You’ve heard the warnings, and stories about the transmission of dangerous bloodborne pathogens (BBP) that can occur as a result of unsafe sharps management practice. Honestly, the true gravity of failing to take the necessary precautions when handling and disposing of medical waste might surprise you.
What are bloodborne pathogens?
Bloodborne pathogens (BBP) are bacteria and viruses present in blood and body fluids that can cause disease in humans. This includes, but is not limited to: Hepatitis B virus (HBV), Hepatitis C virus (HCV), and human immunodeficiency virus (HIV). Workers exposed to these pathogens risk serious illness or death.
Did you know these surprising, shocking facts about bloodborne pathogens?
- In a single year, it is estimated that as many as 20 million people, globally, will acquire HBV infections from unsafe medical injections. (Centers for Disease Control Morbidity and Mortality Weekly Report (MMWR), 2013)
- Many of the risks associated with improper sharps management protocols may go under-reported, or may not be reported at all. Between the years of 2008 and 2012, 35 hepatitis outbreaks were reported to the CDC — not incidences, full-scale outbreaks. (MMWR, 2013)
- One outbreak can affect thousands of people. As a result of those 35 outbreaks, more than 100 thousand people had to be tested for hepatitis. (CDC.gov, 2013)
- Despite the CDC’s “One and Only” campaign, the reuse of syringes (via intravenous tubing and needle only changes) between patients still occurs in the United States. (MMWR, 2013)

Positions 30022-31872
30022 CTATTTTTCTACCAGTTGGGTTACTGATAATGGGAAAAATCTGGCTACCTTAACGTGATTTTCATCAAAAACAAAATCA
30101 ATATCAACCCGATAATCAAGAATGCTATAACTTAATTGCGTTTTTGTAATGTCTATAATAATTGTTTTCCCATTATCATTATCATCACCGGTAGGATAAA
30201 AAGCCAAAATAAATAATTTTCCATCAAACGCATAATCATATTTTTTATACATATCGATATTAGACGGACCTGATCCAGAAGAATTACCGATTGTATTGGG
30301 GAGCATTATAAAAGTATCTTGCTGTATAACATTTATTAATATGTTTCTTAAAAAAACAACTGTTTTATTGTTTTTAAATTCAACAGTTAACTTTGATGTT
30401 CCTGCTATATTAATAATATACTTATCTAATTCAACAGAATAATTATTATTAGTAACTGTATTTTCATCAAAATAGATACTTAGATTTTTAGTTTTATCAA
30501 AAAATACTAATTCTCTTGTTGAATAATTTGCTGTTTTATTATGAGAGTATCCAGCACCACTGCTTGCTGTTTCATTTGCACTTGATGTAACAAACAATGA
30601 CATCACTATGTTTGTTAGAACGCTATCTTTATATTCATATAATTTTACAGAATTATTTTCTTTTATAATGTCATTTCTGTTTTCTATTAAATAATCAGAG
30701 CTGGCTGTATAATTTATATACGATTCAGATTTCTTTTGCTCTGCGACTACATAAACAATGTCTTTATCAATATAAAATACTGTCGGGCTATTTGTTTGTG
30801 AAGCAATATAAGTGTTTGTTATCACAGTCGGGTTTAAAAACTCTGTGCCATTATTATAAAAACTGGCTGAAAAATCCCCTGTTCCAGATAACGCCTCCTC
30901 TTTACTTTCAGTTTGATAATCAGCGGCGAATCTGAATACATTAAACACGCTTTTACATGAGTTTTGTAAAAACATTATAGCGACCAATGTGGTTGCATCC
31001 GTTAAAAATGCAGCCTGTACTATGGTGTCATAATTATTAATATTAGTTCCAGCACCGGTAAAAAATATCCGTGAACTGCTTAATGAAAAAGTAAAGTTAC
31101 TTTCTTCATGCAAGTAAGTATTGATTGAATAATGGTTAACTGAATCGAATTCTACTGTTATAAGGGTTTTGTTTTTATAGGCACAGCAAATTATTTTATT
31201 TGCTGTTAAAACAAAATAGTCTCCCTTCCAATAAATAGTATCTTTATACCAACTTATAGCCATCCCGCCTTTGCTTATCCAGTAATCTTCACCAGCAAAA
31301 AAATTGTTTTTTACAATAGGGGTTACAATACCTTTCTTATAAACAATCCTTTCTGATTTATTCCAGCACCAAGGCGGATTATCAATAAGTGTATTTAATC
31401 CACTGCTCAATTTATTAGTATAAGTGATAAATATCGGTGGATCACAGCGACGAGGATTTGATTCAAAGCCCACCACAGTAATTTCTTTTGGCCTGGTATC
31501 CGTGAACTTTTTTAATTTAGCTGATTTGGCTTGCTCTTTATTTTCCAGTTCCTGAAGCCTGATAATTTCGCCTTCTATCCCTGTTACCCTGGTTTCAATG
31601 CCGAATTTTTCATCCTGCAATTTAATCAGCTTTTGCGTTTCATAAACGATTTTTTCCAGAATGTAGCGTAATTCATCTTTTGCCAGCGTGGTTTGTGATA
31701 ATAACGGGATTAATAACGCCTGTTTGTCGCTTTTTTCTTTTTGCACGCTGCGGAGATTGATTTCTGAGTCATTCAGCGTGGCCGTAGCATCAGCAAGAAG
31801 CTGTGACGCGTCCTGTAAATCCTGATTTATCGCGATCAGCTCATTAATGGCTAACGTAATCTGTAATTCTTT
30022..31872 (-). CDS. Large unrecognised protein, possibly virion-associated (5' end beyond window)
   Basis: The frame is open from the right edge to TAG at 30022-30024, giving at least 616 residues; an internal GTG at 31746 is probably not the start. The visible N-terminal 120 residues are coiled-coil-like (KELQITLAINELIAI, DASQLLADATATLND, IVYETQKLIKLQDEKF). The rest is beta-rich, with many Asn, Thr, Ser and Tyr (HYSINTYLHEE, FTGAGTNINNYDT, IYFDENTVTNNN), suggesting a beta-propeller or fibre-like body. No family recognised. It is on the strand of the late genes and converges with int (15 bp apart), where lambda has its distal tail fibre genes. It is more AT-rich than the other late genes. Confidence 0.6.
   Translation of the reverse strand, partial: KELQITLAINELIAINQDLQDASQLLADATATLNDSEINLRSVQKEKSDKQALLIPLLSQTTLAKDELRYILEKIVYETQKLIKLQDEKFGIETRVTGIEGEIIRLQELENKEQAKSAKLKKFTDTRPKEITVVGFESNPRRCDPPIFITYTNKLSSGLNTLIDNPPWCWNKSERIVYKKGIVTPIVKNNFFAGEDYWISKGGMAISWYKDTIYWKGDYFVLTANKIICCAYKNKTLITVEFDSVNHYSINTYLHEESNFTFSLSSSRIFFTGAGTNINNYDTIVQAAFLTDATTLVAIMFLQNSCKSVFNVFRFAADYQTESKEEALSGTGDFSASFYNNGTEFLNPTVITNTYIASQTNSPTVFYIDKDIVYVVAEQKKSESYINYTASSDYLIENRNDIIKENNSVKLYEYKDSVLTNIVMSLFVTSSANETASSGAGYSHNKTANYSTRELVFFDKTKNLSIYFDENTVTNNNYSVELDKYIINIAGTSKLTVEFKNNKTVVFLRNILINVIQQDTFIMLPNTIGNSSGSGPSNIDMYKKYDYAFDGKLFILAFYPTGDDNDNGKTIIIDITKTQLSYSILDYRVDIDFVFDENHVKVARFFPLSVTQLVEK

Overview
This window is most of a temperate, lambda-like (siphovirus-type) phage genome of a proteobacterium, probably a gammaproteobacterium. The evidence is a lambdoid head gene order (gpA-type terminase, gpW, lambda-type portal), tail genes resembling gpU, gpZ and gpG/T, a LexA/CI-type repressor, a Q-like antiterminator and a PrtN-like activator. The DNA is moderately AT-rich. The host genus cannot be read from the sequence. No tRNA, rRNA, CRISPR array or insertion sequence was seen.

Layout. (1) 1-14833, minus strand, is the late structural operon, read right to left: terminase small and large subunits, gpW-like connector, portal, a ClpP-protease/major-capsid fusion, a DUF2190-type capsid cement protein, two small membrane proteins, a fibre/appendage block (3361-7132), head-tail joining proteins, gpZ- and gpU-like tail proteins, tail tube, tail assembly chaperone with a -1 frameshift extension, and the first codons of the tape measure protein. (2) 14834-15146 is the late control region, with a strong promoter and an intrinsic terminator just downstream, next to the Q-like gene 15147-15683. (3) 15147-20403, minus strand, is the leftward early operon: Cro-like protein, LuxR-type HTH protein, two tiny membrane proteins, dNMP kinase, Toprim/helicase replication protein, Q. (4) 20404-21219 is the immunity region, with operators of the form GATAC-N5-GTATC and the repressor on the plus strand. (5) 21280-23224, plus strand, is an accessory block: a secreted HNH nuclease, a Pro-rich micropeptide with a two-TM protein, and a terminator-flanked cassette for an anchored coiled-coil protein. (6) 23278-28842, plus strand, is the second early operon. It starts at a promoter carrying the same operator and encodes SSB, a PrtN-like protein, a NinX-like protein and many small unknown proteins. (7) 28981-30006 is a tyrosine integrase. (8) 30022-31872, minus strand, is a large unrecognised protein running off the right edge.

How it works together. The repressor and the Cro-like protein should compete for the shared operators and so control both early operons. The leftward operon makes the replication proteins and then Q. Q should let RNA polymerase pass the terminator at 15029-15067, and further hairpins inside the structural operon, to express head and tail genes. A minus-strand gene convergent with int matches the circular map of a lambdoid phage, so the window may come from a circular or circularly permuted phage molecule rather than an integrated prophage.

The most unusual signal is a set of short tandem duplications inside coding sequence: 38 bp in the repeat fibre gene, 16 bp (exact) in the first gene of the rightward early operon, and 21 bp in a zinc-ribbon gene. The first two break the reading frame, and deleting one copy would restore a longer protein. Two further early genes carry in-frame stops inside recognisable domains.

- Of the CDC-reported viral hepatitis infections, 94 percent of healthcare-associated outbreaks occurred in non-hospital, routine visit, medical office settings. (CDC.gov, 2013)
- In long-term care facilities, 87 percent of hepatitis B outbreaks occurred during ASSISTED blood glucose monitoring. (CDC.gov, 2013)
- Many healthcare workers do not report sharps-related injuries. It is estimated that as many as 22–99 percent of such incidents go unreported. (Davis et al, 2012)
- Despite the fact that the American College of Surgeons recommends the use of blunt-tip suture needles to reduce needlestick injuries, fewer than 10 percent of surgeons use them at least 75 percent of the time. (Rohde et al, 2013)
- More than half of all nurses will experience at least one needlestick during their career. (Davis et al, 2012).
- Though HBV, HCV, AND HIV are the most frequently discussed as related to unsafe sharps management, more than 20 types of bloodborne pathogens have been identified as having been transmitted by those means. (MMWR, 2012)
The Occupational Safety and Health Administration (OSHA) requires bloodborne pathogen (BBP) training for all employees who have occupational exposure to blood or other potentially infectious materials (OPIM). This includes health care workers, first-aid providers and employees who are assigned to clean up after an injury.
BBP training is required at least annually as well as when changes in tasks or procedures affect a worker’s occupational exposure. Do your part to keep yourself, your employees, and the public safe from bloodborne pathogens.
Contact Curtis Bay Medical Waste Services to learn more about getting setup with our BBP training today or to discuss the right and wrong ways to manage your sharps disposal.